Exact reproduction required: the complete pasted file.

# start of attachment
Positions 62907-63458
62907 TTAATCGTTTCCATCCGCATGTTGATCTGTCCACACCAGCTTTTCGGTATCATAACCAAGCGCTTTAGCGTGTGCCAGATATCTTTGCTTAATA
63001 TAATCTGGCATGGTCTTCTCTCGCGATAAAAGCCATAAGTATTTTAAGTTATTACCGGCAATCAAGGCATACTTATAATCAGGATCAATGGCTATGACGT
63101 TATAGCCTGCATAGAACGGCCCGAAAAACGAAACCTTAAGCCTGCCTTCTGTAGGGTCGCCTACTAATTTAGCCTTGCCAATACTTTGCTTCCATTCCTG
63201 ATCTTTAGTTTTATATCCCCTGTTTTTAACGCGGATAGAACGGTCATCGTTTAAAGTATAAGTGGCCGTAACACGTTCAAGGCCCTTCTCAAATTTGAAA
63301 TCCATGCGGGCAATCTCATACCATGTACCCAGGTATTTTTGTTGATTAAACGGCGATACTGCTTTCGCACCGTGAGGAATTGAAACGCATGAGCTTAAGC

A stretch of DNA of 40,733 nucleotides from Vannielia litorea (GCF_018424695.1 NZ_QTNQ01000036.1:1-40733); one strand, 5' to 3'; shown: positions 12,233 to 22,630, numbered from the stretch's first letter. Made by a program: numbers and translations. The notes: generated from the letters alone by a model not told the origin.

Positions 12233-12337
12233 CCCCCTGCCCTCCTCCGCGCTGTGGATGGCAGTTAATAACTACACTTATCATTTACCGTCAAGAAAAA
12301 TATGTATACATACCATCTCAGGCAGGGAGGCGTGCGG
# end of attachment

Positions 62907-63458
62907 TTAATCGTTTCCATCCGCATGTTGATCTGTCCACACCAGCTTTTCGGTATCATAACCAAGCGCTTTAGCGTGTGCCAGATATCTTTGCTTAATA
63001 TAATCTGGCATGGTCTTCTCTCGCGATAAAAGCCATAAGTATTTTAAGTTATTACCGGCAATCAAGGCATACTTATAATCAGGATCAATGGCTATGACGT
63101 TATAGCCTGCATAGAACGGCCCGAAAAACGAAACCTTAAGCCTGCCTTCTGTAGGGTCGCCTACTAATTTAGCCTTGCCAATACTTTGCTTCCATTCCTG
63201 ATCTTTAGTTTTATATCCCCTGTTTTTAACGCGGATAGAACGGTCATCGTTTAAAGTATAAGTGGCCGTAACACGTTCAAGGCCCTTCTCAAATTTGAAA
63301 TCCATGCGGGCAATCTCATACCATGTACCCAGGTATTTTTGTTGATTAAACGGCGATACTGCTTTCGCACCGTGAGGAATTGAAACGCATGAGCTTAAGC

A stretch of DNA of 40,733 nucleotides from Vannielia litorea (GCF_018424695.1 NZ_QTNQ01000036.1:1-40733); one strand, 5' to 3'; shown: positions 12,233 to 22,630, numbered from the stretch's first letter. Made by a program: numbers and translations. The notes: generated from the letters alone by a model not told the origin.

Positions 12233-12337
12233 CCCCCTGCCCTCCTCCGCGCTGTGGATGGCAGTTAATAACTACACTTATCATTTACCGTCAAGAAAAA
12301 TATGTATACATACCATCTCAGGCAGGGAGGCGTGCGG